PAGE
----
How nationalist discourses stimulate the spectacle of soccer

Nationalist discourses encourage belonging and politics. As a "social destructuring" area, soccer legitimizes masculine tears, hugging, and physical connection (a process of formation without structure). In the US, the event trumps the competition; the hero is the audience.

How nationalist discourses stimulate the spectacle of soccer
The ways in which nationalist ideas contribute to the spectacle of soccer. Photo by Jannik Skorna / Unsplash

The nationalist discourses built around soccer teams and selections stimulate the functioning of this sport as a spectacle, as an entertainment industry, and it is used as a defense of an imagined community, which is why it works so well, according to Giovanni Alejandro Pérez Uriarte, master in History at UNAM.

The researcher, who specializes in the history and culture of sports in Mexico and Latin America, indicated that this type of rhetoric is useful to promote a sense of belonging and in political uses, constituted by the entertainment industry on emotion, configured as a product and service.

Participating in the session "Futbol soccer, meeting space in North America", organized by the Seminar of Multidisciplinary Studies on Cultural and Creative Industries of the Center for Research on North America (CISAN) of the UNAM, he also highlighted how soccer should be a space to think and rethink new masculinities.

"Soccer as a carnival, as a moment of exception, where all these masculinities are expressed, should be thought and rethought, because it is there where political and daily positions are filtered. Soccer projects postures of how a man should be and it are time to question and reconfigure them; the so-called homophobic shout in the stadiums is part of the folklore; however, these internalized attitudes must be changed and rethought," he explained.

In this context, the sociologist of Sports of the Faculty of Political and Social Sciences (FCPyS), Sergio Varela Hernández, mentioned that, regarding the relationship between emotions and masculinities, soccer has permissiveness: "The physical proximity that is not allowed in other sports, is allowed in soccer.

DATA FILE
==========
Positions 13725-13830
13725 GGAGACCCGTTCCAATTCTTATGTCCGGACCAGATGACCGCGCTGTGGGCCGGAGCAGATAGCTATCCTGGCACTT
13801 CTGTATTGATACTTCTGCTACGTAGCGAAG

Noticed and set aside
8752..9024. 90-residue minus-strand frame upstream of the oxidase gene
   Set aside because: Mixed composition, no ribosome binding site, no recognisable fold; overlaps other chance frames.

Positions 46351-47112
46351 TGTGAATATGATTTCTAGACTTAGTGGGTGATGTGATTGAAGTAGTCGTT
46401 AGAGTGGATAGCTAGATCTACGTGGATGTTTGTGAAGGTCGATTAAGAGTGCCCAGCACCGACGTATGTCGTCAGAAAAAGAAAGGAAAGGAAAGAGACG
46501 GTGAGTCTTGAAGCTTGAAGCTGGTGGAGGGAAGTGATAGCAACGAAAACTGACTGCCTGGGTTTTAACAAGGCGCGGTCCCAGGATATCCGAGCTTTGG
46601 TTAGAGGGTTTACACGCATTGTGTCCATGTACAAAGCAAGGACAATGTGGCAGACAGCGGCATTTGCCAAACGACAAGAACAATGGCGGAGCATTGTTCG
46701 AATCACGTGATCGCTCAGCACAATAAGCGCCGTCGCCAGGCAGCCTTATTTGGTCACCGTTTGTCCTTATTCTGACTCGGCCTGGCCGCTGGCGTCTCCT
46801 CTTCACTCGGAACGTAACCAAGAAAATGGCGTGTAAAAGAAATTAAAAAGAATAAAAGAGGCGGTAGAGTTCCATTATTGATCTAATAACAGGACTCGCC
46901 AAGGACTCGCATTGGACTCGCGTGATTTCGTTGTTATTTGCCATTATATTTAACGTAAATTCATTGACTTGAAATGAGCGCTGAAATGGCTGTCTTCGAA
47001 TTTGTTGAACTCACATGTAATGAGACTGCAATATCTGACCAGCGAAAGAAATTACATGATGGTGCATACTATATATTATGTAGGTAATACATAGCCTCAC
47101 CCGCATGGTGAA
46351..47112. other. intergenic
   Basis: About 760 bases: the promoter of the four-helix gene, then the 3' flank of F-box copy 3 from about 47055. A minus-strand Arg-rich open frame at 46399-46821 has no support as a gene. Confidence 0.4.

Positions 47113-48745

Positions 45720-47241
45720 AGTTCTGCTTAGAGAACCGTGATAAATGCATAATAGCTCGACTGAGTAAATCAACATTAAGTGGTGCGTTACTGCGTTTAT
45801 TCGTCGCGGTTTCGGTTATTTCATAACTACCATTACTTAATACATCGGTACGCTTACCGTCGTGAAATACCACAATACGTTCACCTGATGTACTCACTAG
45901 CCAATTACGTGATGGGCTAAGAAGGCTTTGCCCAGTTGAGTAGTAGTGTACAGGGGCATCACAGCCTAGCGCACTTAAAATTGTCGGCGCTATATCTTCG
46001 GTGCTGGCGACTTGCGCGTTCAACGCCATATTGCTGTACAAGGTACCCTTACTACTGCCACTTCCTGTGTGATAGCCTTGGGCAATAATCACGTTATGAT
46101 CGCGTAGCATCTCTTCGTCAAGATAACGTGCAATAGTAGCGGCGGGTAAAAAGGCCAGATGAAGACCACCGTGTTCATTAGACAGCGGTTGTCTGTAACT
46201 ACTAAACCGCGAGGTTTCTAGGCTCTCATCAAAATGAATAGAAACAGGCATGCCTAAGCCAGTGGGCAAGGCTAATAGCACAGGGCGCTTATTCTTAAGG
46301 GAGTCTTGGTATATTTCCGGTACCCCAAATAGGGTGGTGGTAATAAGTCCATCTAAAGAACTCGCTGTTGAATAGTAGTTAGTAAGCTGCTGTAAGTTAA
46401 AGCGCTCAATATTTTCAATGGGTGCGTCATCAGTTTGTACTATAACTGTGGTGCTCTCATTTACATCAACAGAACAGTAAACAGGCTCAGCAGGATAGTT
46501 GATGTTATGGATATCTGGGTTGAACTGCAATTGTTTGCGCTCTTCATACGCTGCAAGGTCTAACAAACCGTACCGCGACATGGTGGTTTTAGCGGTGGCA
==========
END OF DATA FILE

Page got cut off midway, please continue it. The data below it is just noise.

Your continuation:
The celebration, the touching, what would not be allowed in an open public, non-sports environment, is allowed in soccer; crying, kissing, and hugging are part of that, it is the space of carnival, of social destructuring where things do change and it is a different time from everyday life, what could be seen as homosexual practices, are allowed in the soccer space", he explained.

In his presentation: "So far from the goal, so close to the United States. The soccer rivalry between Mexico and USA" he recalled the first soccer match played between the two nations in 1934, in Rome, days before the World Cup in Italy, with a score in favor of the Americans.

"In the political sphere, Mexico has somewhat disdained the relationship with the United States, to accredit a certain and relative autonomy, as well as distance. In the sports field, Mexico is more closely linked to other countries in the continent, much more to the south," he added.

The hero of the stadium

Javier Pescador, an academic at Michigan State University, affirmed that the Mexican spectator in the United States bears a certain similarity to the presence of regular fans in American soccer stadiums in that country.

They have their own game and agenda, their way of projecting an image; they do not come because of the reputation of Mexican soccer (because it does not have one here), but because the event is more important than the competition and the result itself, that is "where the hero is the spectator", he said.

"There is a will and initiative to present himself as a prototype of masculinity, as a father, hero, and protector, who is already 'doing it in the gabacho', to be the hero of the stadium and to deploy himself as an example migrant, protagonist of this carnival atmosphere", he concluded.